let's consider a printed dipole on a substrate with a GND plane:

enter image description here

I've seen many times an equivalent model which uses transmission lines like this (reference):

enter image description here

This model is useful to understand the effect of the presence of the GND plane (or other objects) on the antenna input impedance. In this model there are:

  1. A Short circuit which represents the GND plane

  2. A transmission line which represents the EM wave propagation inside the substrate

  3. A transmission line which represents the EM wave propagation above the substrate (in vacuum)

  4. A current source which represents the printed dipole

I have two question:

I) Is the line in vacuum left open, or is it unterminated (that means matched impedance?)

II) If someone asked me to evaluate the dipole input impedance in this situation, I'd evaluate the impedance seen by the current source $I_g$ in the model, which is the parallel between the input impedance of transmission line closed on short circuit and of the input impedance of the transmission line in vacuum.

But, I cannot see the dipole impedance in this model. It's known that a dipole may show an inductive or capacitive impedance according to the ratio between its length and the wavelength. In this case it seems totally ignored. How should we take it into account? With a parallel impedance to the current source?

  • $\begingroup$ Are you interested in a simple dipole on a dielectric, as in your picture, or a cavity backed antenna like in the reference? For simple (and sub-wavelength) dipoles there is no transmission line model like this, just the self-impedance which can be calculated (laboriously). $\endgroup$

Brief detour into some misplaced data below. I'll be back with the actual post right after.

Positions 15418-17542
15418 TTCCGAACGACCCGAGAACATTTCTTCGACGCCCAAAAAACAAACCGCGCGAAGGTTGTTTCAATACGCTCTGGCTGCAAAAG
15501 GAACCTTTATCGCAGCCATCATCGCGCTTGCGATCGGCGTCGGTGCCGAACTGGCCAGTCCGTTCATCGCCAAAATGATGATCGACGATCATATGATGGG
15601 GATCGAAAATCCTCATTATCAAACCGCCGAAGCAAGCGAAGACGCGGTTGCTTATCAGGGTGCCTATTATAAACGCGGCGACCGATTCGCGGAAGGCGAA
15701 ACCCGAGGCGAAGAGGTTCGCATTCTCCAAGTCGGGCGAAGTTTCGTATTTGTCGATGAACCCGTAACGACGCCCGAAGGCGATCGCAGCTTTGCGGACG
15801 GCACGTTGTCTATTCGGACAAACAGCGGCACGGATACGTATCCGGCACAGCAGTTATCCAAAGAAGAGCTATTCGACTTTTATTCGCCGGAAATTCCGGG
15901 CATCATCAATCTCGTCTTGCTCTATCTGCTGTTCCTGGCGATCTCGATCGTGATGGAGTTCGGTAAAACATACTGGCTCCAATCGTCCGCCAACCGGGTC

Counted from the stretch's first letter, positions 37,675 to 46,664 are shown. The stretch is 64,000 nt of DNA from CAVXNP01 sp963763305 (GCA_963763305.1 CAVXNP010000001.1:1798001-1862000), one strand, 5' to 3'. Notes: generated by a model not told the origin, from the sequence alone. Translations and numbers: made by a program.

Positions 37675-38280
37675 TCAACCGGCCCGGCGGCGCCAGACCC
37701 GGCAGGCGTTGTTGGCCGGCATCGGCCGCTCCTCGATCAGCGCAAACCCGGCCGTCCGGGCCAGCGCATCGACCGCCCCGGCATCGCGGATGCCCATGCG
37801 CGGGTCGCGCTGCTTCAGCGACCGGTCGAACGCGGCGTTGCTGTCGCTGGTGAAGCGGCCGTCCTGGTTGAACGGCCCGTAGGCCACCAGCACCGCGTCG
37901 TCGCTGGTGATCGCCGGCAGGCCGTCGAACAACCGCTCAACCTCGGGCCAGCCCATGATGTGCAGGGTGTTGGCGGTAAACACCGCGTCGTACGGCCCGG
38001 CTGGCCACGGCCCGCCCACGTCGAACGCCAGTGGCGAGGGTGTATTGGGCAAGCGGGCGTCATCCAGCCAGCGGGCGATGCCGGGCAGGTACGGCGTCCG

– tomnexus
    Dec 28, 2020 at 4:28
  • $\begingroup$ Thank you for this clarification. What do you mean with "cavity backed"? Precisely, I'm interested in a single dipole printed on a dielectric above a GND plane, and I wanted to know if such a GND plane could affect the antenna impedance with capacitive or inductive effects. However, also in the situation of the reference (which is about an array of dipoles), I do not understand why dipole impedance is neglected and how I could eventually take it into account. $\endgroup$
    – Kinka-Byo
    Dec 28, 2020 at 6:43
  • $\begingroup$ If the track is fairly long, near a quarter wave each side, and the substrate is thin, less than 1/10 wavelengths, with ground underneath, then Zin can be accurately modelled by a transmission line, with Er_effective slightly less than Er of the dielectric. To first order there is no radiation or other impedance to consider. $\endgroup$
    – tomnexus
    Dec 28, 2020 at 18:32


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